Sunday, August 5, 2012

Goodbye Norma Jean....and Tony and Me, The Odd Couple

What was one to do during approximately 40 hours of flights and layovers during the last 10 days?  Read, of course. So early in the week of July 28th,   as I prepared for my first trip to the  country of Thailand, I glanced about my library, pondering fiction and non fiction.  Chose a Stuart Woods, a James Lee Burke, two of my first and his first Dirk Pitt adventures by Clive Cussler .

For non-fiction, I wasn't sure.  A small book by author/photographer, Lawrence Schiller has been at the top of the heap of literary selections on my coffee table for some time now and I thought, why not. Perusing my showcase of entertainment/media memoirs an odd thing struck me so I glanced at it and selected that book as well, a short remembrance by Jack Klugman.  Serendipitously, these two books connect on subject matter and with Schiller's book the date upon which I read it. More on that later.*

Now one could argue, six books in ones luggage is a bit much, why not a kindle or e-reader. Well, we've broached that subject enough - - no, no e-readers in this house.

40 hours of travel time I also thought, since I'm going with the wind, how about Margaret Mitchell's tome? I've never read it, so make it seven books.

With two pieces of luggage in hand(plus a carryon), one not quite full, the other a third full, off I went to Phuket Thailand via Tokyo and Singapore.

I cut my teeth on Cussler's first two Dirk Pitt (no relation to Brad Pitt, fiction or non) adventures in The Mediterranean Caper and Iceberg. Dirk Pitt - think, Jack Ryan of Tom Clancy fame, with a more oceanic flavor, a touch of James Bond and a bit of McGyver thrown in. Both great journeys, with Iceberg being my favorite of the two.

Another chapter in the life of Dave Robicheaux in James Lee Burke's, A Stained White Radiance. Burke captures a piece of your heart as you witness the growth of  his adopted daughter, Alafair. A young Colombian girl who he rescued from a plane crash in Heaven's Prisoner's.

Then there's a night at Elaines. No not Elaine Benes of Seinfeld fame,( don't you wish you could dance like her?)  but Stuart Wood's characters love for the famous eatery, in NY called Elaines.  The back drop for many if not all of Stone Barrington's crime solving exploits, this one being Lucid Intervals.

Somewhere above the south China sea between Singapore and Tokyo during my return flight, Lawrence Schiller's book found it's way onto my seat 32J's tray table. Schiller, one of the first to photograph Marilyn Monroe penned this short but insightful, pictorial experience in Marilyn & Me: A Photographer's Memories.

Schiller talks about being a true beginner giving us a glimpse into negotiating fee's for his photographs as he finds an opportunity to transport himself into the stratosphere of famous photographers that have gone on before him.   Having access to Marilyn both allowed and being a bit assertive, Schiller's works found their way onto the cover of Life magazine and many more. During the movie, Something's Got to Give, Schiller captures Monroe with co-star Wally Cox* and regrets the missed opportunity to spend dinner with them at Marlon Brando's home.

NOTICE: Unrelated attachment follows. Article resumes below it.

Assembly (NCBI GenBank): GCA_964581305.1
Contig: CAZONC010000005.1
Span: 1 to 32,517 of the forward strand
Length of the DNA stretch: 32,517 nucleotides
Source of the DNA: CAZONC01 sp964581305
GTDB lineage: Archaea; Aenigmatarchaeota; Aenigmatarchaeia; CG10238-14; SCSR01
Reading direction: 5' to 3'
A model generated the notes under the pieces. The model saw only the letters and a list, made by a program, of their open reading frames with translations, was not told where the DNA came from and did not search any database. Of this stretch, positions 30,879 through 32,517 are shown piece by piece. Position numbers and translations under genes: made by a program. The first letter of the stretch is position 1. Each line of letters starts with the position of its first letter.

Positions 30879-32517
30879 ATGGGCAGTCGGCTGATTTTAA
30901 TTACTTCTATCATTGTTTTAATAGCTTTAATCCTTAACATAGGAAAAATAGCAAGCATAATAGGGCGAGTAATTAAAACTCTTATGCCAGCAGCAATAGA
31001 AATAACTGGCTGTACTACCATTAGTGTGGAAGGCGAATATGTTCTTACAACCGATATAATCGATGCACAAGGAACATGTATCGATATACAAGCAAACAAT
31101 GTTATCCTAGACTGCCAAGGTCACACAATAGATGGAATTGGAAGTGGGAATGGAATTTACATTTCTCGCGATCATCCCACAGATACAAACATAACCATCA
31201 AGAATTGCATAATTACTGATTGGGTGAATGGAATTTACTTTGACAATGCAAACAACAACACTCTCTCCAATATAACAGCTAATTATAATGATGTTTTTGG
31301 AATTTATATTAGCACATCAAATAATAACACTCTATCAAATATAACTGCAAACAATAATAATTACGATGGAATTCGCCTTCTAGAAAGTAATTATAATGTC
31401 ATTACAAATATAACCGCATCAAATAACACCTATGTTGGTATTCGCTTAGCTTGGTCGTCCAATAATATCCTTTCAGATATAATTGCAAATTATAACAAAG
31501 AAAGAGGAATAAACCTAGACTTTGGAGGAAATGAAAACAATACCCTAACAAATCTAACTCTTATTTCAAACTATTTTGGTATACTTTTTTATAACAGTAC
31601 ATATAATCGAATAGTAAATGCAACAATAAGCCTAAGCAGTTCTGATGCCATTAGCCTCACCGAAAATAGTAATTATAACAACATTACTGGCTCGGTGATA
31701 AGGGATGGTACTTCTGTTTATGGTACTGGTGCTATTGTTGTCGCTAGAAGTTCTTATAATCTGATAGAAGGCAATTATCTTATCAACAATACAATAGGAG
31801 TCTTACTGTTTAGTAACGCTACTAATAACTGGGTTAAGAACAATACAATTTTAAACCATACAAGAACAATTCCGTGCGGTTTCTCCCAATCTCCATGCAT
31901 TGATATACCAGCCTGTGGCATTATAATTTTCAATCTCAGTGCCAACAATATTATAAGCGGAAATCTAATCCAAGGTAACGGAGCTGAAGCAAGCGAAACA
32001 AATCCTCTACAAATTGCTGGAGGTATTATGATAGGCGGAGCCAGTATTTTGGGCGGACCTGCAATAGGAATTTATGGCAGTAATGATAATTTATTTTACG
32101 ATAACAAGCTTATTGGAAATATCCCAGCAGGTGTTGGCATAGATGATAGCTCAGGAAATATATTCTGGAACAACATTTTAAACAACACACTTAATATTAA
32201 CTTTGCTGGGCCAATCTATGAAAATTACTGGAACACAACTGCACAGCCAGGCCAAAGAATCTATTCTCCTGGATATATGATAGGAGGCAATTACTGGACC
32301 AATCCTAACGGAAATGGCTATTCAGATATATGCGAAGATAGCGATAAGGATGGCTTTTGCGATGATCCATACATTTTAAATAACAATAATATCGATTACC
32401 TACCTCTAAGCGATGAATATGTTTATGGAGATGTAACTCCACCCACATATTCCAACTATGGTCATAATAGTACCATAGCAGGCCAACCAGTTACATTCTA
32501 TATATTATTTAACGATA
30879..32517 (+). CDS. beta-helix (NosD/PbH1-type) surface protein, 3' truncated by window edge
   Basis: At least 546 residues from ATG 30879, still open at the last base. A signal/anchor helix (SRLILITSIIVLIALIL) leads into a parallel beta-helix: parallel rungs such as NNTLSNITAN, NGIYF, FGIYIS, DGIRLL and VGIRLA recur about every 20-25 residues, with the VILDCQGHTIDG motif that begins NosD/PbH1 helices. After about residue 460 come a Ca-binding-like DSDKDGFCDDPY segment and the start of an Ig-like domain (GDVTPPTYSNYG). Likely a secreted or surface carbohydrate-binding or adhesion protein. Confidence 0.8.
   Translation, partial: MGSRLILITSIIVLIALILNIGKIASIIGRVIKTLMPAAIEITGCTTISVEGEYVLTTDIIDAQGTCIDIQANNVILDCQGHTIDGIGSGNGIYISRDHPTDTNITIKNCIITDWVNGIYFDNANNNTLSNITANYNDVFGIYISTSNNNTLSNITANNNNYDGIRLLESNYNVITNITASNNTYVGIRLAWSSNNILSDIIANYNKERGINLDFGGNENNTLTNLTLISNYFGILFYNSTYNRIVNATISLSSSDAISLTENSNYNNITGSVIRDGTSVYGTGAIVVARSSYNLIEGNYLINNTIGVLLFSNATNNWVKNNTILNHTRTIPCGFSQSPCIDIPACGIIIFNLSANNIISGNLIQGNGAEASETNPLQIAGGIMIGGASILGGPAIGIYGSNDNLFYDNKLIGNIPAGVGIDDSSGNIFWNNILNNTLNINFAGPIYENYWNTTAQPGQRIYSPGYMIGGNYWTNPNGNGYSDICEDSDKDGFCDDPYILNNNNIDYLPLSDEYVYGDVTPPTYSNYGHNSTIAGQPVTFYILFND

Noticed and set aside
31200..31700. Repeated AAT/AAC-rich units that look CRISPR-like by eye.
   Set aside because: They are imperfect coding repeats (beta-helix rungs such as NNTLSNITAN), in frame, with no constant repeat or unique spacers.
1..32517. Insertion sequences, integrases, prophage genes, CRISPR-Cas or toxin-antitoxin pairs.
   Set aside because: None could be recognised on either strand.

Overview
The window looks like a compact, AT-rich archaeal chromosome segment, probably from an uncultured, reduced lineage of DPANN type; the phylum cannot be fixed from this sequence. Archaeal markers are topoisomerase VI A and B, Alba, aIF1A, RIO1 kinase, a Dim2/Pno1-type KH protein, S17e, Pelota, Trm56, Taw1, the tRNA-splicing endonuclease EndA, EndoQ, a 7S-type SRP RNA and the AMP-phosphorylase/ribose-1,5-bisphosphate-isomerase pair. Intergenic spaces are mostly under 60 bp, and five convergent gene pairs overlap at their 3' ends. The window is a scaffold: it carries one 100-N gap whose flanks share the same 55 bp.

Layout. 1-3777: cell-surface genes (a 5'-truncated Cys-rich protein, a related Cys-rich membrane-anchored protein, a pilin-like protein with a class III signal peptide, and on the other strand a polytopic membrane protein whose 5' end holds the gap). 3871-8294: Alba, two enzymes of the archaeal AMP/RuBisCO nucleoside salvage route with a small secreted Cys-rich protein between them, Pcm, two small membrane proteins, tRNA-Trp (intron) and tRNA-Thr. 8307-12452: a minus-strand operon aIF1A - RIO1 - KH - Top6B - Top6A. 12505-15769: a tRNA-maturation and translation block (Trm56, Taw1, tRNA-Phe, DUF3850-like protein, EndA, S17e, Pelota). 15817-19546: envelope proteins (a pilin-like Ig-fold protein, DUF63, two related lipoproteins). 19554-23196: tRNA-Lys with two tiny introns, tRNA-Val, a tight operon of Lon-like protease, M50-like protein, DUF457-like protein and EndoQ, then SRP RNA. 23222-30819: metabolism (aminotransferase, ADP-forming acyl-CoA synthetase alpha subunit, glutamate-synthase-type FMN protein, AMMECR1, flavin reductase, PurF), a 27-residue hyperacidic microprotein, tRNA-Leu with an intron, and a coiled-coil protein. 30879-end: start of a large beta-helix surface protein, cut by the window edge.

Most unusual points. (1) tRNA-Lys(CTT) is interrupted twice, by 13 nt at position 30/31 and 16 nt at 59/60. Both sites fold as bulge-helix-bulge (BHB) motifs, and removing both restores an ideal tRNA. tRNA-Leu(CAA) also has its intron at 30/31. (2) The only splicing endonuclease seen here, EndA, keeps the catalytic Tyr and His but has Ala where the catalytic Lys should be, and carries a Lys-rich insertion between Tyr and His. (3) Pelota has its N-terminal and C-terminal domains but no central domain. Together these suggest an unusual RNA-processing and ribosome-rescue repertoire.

Learn about Marilyn's concern about her career fading as Elizabeth Taylor was making much more money per film than Marilyn and how she insisted that she approve his photos before publication.

I turned to what would be the final chapter and gasped. Having read Schiller's book on August 4th, the last chapter is entitled, August 5, 1962. The death of Marilyn 50 years ago today and here I was reading his book the day before the anniversary; serendipitously connected, I hadn't realized it!

Schiller provides shutter speed insight on meeting Robert Kennedy at Monroe's house , offers his opinion but appropriately closes the lens cap on the mystery surrounding her death and prefers to remember her just as he saw her, funny, playful and angelic.

I believe the jumbo jet had yet to land in Tokyo so I grabbed the other memoir, this one by Jack Klugman; Tony and Me: A Story of Friendship.

Just the thought of Jack Klugman and Tony Randall, makes you want to start humming the opening theme song to their show, The Odd Couple

Revealing how they both met and how each got their start in TV, Klugman in a soap opera , Randall in his breakthrough role in Mr. Peepers also starring, Wally Cox*,  Klugman opens up not only on his relationship with Tony, but gambling and his own shy and aloofness when it comes to trusting people.

Funny and ancedotal, Klugman tells of how they struggled to find the right style of clothes for him to wear as Oscar Madison. Then one day, they suggested he wear his own clothes! The producers actually bought his clothes from him to wear on the show!  The book also includes a DVD of outakes from the show.

After suffering the loss of his voice due to throat cancer surgery, Klugman credits Randall, with revitalizing his career and writes a warm loving, honest tribute to the man many of us know as Felix Unger.

Having survived the heat, the sun and humidity of this asian community, a round of golf at the Blue Canyon course, an elephant trek through a mountain range, the seediness of Patong Beach, an overindulgence of mango, banana, pineapple and the liquid that goes with them as well as the consumption of what seemed like a fifty pound bag of rice, it is good to be home.

I never got to Margaret Mitchell's Gone with the Wind, but the simple reference to wind reminds me of Elton John's eloquent tribute to Marilyn...

 "And it seemed to me, you lived your life, like a Candle in the Wind..."

* so we connect two books and one which the day it was read, Marilyn Monroe starred with Wally Cox in the movies, Tony Randall starred with Wally in TV and Norma Jean dies a mysterious death on August 5, 1962,  all serendipitously connecting without forethought.